Condemnation[edit]

After Albizzi's report reached Church authorities, a resolution was passed on March 1, 1657 for the Pelagian oratories in Valcamonica to be destroyed and that Marc Antonio Recaldini and seven of his associates were to be banned from Valcamonica and "held in places far from the said valley."[2] Cardinal Ottoboni was charged with the execution of these orders. Ottoboni's execution of these orders, however, did not prevent the continued popularity of "Quietist" circles of lay mystics in Italy.[1]

Giacomo Filippo di Santa Pelagia does not appear to have ever have been condemned himself and his year of death is unknown. The Archpriest of Morbegno was found in 1686 to be "distributing relics of him and collecting materials for his life and miracles."[3] He was forced to abandon this pursuit after receiving a summons from the Inquisitor of Como. Later, the Provost of Talamona was questioned regarding his motives in keeping a devotional picture of Giacomo.[3]

Aftermath[edit]

After the 1656 condemnation, leadership was continued by Francesco Catanei and Marc Antonio Ricaldini. Marc Antonio's brother, Agostino Recaldini, a "married layman", may have had even greater influence.[3] He was imprisoned in 1656 and was tortured three times. On September 19, 1660, he was exiled from the Valcamonica to Treviso. He was tried again there, apparently having persisted in his heretical views, and was sentenced to perpetual imprisonment. A book of his was also publicly burnt.[3]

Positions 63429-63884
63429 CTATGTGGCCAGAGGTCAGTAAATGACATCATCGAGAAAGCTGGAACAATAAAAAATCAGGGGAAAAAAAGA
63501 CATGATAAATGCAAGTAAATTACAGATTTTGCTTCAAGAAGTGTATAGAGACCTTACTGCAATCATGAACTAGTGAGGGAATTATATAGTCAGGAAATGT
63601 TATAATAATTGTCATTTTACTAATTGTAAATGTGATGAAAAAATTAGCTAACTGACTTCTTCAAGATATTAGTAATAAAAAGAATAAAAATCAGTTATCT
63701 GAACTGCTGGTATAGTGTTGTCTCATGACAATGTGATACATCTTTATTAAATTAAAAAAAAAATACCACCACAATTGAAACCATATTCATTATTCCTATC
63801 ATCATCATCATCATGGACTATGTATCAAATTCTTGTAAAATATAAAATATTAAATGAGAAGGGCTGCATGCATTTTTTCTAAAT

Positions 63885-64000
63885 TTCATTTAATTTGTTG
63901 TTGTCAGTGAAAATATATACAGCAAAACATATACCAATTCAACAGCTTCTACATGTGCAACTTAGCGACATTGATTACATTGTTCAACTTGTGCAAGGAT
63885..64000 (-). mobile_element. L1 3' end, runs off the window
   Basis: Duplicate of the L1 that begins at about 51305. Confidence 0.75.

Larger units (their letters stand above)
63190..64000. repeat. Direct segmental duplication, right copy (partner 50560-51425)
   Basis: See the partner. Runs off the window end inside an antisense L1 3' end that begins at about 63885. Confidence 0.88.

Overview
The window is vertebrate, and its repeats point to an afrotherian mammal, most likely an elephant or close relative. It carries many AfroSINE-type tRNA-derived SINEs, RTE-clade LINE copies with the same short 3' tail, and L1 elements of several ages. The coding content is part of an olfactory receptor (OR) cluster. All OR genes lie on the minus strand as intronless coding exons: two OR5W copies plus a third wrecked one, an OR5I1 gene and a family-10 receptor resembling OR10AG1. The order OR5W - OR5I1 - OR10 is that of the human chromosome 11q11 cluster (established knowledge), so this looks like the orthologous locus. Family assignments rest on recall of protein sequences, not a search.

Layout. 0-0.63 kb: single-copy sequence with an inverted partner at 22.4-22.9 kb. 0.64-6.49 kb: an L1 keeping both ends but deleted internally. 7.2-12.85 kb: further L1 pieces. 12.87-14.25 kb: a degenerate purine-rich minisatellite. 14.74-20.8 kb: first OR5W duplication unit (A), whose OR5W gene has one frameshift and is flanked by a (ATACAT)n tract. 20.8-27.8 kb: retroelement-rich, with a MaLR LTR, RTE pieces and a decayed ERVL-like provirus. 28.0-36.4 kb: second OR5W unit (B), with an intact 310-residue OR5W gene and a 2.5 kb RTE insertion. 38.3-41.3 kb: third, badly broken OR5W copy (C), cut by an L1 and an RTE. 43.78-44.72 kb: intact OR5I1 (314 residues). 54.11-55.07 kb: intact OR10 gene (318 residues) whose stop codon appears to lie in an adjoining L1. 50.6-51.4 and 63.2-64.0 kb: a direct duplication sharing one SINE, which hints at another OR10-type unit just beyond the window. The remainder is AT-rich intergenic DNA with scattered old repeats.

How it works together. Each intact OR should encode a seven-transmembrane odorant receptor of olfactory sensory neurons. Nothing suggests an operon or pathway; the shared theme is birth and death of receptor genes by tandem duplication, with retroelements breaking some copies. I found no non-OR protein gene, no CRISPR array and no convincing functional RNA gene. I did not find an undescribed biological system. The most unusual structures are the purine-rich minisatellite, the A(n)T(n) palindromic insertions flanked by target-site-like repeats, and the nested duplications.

The Church renewed its persecutions in the 1680s, the group having had "maintained a secret existence for over twenty years", spreading beyond its original location to include oratories promoting mental prayer "in Brescia, Verona, Vincenza, Treviso, Padua, Pesaro, Lucca and countless other places."[3]

By 1680, Agosto was free from prison and living under the supervision of the vicar general. Later, he left Treviso for Chiuro in the Valtelline. Antonio Ceccotti, the Inquisitor of Brescia, unsuccessfully attempted to persuade local authorities to extradite Recaldini. Ceccotti's efforts ended when he learned in March 1685 that Recaldini had died on October 6 of the previous year, after having received full sacraments and possessing a reputation for piety.

In Brescia, a related group known as the Pellegrini practiced assiduous mental prayer. They had a membership of about six-hundred and were under the leadership of Bartolommeo Bona, a priest from Saint Rocco. In Verona, Giovanni Battista Bonioli led a group with similar aims, having about thirty members.[3]

References[edit]

  1. ^ a b Sluhovsky, Moshe. Believe Not Every Spirit: Possession, Mysticism, & Discernment in Early Modern Catholicism. Page 115. University of Chicago Press, 2007.
  2. ^ a b c d e f Dooley, Brendan (ed.) Italy in the Baroque: Selected Readings. Pages 572-575. Garland Publishing, Inc., 1995.
  3. ^ a b c d e f g Lea, Henry Charles. A History of the Inquisition of Spain, Vol. IV. Pages 46-48. The MacMillan Company, 1922.